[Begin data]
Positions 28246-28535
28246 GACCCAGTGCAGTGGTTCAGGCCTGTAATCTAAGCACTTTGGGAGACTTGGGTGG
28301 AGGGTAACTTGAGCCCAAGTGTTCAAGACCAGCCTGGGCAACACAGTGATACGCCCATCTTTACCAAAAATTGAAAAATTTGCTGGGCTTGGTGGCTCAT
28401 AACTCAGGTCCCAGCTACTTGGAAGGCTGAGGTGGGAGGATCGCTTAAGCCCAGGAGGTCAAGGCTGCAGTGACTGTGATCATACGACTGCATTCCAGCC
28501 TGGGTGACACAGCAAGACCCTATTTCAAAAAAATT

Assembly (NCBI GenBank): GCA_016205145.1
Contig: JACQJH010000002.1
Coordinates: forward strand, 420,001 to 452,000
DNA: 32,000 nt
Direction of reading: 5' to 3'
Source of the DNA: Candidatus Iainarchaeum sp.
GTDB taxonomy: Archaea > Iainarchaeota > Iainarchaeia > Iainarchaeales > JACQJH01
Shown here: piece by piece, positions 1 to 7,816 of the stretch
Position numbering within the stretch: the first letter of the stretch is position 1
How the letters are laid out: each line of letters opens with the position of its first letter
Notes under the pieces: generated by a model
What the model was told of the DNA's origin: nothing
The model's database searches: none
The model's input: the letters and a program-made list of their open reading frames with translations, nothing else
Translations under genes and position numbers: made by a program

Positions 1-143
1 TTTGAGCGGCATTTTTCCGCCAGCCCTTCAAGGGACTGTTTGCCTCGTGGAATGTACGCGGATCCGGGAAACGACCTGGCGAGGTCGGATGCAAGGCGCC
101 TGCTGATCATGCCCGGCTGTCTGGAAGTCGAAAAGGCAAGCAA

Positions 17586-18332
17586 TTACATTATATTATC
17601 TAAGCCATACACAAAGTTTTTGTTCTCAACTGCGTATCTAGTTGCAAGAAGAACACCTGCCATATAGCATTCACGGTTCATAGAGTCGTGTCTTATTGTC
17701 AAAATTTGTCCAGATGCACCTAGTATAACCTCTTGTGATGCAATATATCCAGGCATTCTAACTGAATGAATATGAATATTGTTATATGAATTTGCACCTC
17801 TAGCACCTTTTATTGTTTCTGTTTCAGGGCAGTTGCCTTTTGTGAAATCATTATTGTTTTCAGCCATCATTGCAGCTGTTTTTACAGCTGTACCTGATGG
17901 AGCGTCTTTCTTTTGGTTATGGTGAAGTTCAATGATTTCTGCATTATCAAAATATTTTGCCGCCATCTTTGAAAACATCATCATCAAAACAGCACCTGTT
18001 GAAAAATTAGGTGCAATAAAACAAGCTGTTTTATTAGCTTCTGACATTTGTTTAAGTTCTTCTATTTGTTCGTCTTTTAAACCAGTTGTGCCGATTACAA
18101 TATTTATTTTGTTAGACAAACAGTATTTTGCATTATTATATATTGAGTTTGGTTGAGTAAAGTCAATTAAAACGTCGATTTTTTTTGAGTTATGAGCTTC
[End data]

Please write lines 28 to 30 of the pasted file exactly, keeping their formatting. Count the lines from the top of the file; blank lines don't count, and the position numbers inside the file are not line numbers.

17801 TAGCACCTTTTATTGTTTCTGTTTCAGGGCAGTTGCCTTTTGTGAAATCATTATTGTTTTCAGCCATCATTGCAGCTGTTTTTACAGCTGTACCTGATGG
17901 AGCGTCTTTCTTTTGGTTATGGTGAAGTTCAATGATTTCTGCATTATCAAAATATTTTGCCGCCATCTTTGAAAACATCATCATCAAAACAGCACCTGTT
18001 GAAAAATTAGGTGCAATAAAACAAGCTGTTTTATTAGCTTCTGACATTTGTTTAAGTTCTTCTATTTGTTCGTCTTTTAAACCAGTTGTGCCGATTACAA